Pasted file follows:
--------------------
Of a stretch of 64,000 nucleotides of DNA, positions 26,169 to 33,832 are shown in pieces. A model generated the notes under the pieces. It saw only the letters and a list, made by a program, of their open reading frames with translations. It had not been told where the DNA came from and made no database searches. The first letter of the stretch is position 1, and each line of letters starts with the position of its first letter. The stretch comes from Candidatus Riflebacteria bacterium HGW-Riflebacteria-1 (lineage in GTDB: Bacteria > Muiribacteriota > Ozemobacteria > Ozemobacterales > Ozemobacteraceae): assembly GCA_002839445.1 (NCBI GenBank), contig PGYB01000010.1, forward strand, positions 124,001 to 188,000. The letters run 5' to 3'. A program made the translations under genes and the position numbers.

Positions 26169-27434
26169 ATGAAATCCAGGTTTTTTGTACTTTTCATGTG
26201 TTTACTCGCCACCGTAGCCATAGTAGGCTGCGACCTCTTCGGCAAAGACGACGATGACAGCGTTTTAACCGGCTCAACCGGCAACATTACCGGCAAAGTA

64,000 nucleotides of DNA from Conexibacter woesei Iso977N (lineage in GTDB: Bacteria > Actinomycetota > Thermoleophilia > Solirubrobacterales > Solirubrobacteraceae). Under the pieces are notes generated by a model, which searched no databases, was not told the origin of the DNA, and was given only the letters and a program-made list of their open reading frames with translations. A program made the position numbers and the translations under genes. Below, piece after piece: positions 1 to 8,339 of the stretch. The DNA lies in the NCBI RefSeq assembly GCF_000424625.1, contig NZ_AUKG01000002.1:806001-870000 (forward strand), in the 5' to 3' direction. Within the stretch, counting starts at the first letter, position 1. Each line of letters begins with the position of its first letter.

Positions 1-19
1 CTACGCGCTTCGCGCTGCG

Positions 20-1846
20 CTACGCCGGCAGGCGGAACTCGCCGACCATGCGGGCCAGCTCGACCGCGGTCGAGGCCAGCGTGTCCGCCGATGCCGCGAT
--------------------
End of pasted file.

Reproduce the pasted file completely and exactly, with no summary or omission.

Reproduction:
Of a stretch of 64,000 nucleotides of DNA, positions 26,169 to 33,832 are shown in pieces. A model generated the notes under the pieces. It saw only the letters and a list, made by a program, of their open reading frames with translations. It had not been told where the DNA came from and made no database searches. The first letter of the stretch is position 1, and each line of letters starts with the position of its first letter. The stretch comes from Candidatus Riflebacteria bacterium HGW-Riflebacteria-1 (lineage in GTDB: Bacteria > Muiribacteriota > Ozemobacteria > Ozemobacterales > Ozemobacteraceae): assembly GCA_002839445.1 (NCBI GenBank), contig PGYB01000010.1, forward strand, positions 124,001 to 188,000. The letters run 5' to 3'. A program made the translations under genes and the position numbers.

Positions 26169-27434
26169 ATGAAATCCAGGTTTTTTGTACTTTTCATGTG
26201 TTTACTCGCCACCGTAGCCATAGTAGGCTGCGACCTCTTCGGCAAAGACGACGATGACAGCGTTTTAACCGGCTCAACCGGCAACATTACCGGCAAAGTA

64,000 nucleotides of DNA from Conexibacter woesei Iso977N (lineage in GTDB: Bacteria > Actinomycetota > Thermoleophilia > Solirubrobacterales > Solirubrobacteraceae). Under the pieces are notes generated by a model, which searched no databases, was not told the origin of the DNA, and was given only the letters and a program-made list of their open reading frames with translations. A program made the position numbers and the translations under genes. Below, piece after piece: positions 1 to 8,339 of the stretch. The DNA lies in the NCBI RefSeq assembly GCF_000424625.1, contig NZ_AUKG01000002.1:806001-870000 (forward strand), in the 5' to 3' direction. Within the stretch, counting starts at the first letter, position 1. Each line of letters begins with the position of its first letter.

Positions 1-19
1 CTACGCGCTTCGCGCTGCG

Positions 20-1846
20 CTACGCCGGCAGGCGGAACTCGCCGACCATGCGGGCCAGCTCGACCGCGGTCGAGGCCAGCGTGTCCGCCGATGCCGCGAT